"If SPACETRACK has such a fix, why has this not been reported to the White House?" Smith countered.
"Maybe SPACETRACK knows a hot potato when they smell it," Remo suggested.
"Hold the line open."
"Good idea. If we get disconnected, it could be Valentine's Day before we can reestablish contact."
Harold Smith put them on hold, and Remo turned to Colonel Rushenko.
"My boss says hi."
Colonel Rushenko said nothing other than to grit his teeth. Then he remembered the mushy feeling in the seat of his pants.
"I am sitting in caviar," he said.
"Lucky you. Some people only fall into clover."
"I do not mean this metaphorically. I am sitting on my lunch."
"Enjoy it. Lots of Russians are starving these days."
"Yes. Thanks to the corrosive poison of capitalism."
"Your throwback opinion doesn't exactly count."
"Thank you for bringing this to my attention," Colonel Rushenko said acidly.
AT FOLCROFT SANITARIUM, Harold Smith called a major at SPACETRACK, representing himself as General Smith with the US. Space Command.
"Yes, General?" said the major at SPACETRACK.
"We have a rumor here that you people have something in inventory whose orbits coincide with the BioBubble and Reliant mishaps."
The man on the other end of the line made a brief choking sound, as if a chicken bone had just been expelled from his throat.
"I have nothing on that in this office, General Smith."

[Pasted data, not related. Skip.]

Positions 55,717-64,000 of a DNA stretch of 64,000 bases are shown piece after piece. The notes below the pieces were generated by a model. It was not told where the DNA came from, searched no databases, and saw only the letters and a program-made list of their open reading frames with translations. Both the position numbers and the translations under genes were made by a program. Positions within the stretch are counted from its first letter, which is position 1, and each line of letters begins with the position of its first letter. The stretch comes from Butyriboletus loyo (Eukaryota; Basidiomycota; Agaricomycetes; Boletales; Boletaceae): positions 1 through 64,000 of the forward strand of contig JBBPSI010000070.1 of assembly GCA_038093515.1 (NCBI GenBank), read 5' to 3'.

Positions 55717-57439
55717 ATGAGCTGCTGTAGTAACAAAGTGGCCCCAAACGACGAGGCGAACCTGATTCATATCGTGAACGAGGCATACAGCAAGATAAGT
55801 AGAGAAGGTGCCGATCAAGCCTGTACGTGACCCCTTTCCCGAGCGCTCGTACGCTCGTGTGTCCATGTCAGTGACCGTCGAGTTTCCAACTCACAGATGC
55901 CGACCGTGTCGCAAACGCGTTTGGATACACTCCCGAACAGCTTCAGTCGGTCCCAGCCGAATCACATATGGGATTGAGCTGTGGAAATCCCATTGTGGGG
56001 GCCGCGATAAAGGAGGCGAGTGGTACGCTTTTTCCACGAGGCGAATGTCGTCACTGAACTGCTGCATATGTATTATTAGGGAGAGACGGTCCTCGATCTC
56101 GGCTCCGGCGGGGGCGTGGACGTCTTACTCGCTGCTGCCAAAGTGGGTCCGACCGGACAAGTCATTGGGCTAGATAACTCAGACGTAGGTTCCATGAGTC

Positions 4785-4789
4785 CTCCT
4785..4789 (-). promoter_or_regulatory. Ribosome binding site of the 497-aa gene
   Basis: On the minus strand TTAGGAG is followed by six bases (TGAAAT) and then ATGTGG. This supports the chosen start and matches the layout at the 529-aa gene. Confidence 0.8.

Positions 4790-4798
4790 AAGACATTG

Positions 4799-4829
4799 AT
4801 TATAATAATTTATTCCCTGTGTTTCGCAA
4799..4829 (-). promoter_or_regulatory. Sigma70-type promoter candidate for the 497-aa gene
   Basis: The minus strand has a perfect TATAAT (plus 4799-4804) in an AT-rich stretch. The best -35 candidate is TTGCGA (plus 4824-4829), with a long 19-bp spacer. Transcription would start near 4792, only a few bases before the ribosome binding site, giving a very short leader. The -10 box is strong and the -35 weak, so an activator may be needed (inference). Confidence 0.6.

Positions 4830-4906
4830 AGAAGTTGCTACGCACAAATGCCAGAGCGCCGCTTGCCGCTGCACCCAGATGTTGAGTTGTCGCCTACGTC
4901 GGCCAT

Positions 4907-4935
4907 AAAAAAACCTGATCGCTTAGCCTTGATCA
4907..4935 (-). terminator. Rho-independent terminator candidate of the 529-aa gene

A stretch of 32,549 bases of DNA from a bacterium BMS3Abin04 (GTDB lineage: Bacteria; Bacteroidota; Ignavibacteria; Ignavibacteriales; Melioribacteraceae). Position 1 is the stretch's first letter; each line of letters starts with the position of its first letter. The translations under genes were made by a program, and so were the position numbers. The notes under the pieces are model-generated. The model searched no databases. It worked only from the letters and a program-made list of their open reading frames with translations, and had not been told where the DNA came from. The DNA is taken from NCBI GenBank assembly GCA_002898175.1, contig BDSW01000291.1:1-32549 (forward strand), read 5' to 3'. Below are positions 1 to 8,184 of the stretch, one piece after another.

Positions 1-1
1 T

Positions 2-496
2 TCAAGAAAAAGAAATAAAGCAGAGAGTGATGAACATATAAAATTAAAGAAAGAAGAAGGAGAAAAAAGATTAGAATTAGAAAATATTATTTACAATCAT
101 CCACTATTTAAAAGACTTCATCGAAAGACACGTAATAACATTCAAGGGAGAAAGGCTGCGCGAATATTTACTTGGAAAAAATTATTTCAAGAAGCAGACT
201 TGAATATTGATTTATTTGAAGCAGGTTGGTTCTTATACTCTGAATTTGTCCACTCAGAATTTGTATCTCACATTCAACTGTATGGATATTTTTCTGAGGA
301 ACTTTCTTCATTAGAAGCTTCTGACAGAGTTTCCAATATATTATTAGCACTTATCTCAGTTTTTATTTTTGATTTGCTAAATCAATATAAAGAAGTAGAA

"Connect me with an office that has this information," Smith said tartly, recognizing a bureaucratic shuffle when he heard one. "Just a sec."
The line clicked, buzzed, then went dead. When Smith redialed, it was busy. The busy signal was angry and insistent in its way.
Hanging up, Smith logged on to the SPACETRACK active data base, and got a real-time snapshot of what SPACETRACK had from its many ground-based radar stations. On his desktop monitor, the gigantic image was squeezed down too small to read. Smith blew up the different grids one by one until he found Object 617.
Smith knew little about celestial navigation. He recognized that the object had a polar orbit. This meant it executed a continuous loop from the North Pole to the South Pole and back again every ninety minutes. Since the earth rotated under it, it passed over virtually every spot on earth at one point or another, and if maneuverable, could be made to overfly any point on the globe. Usually this was a certain signature of a spy satellite.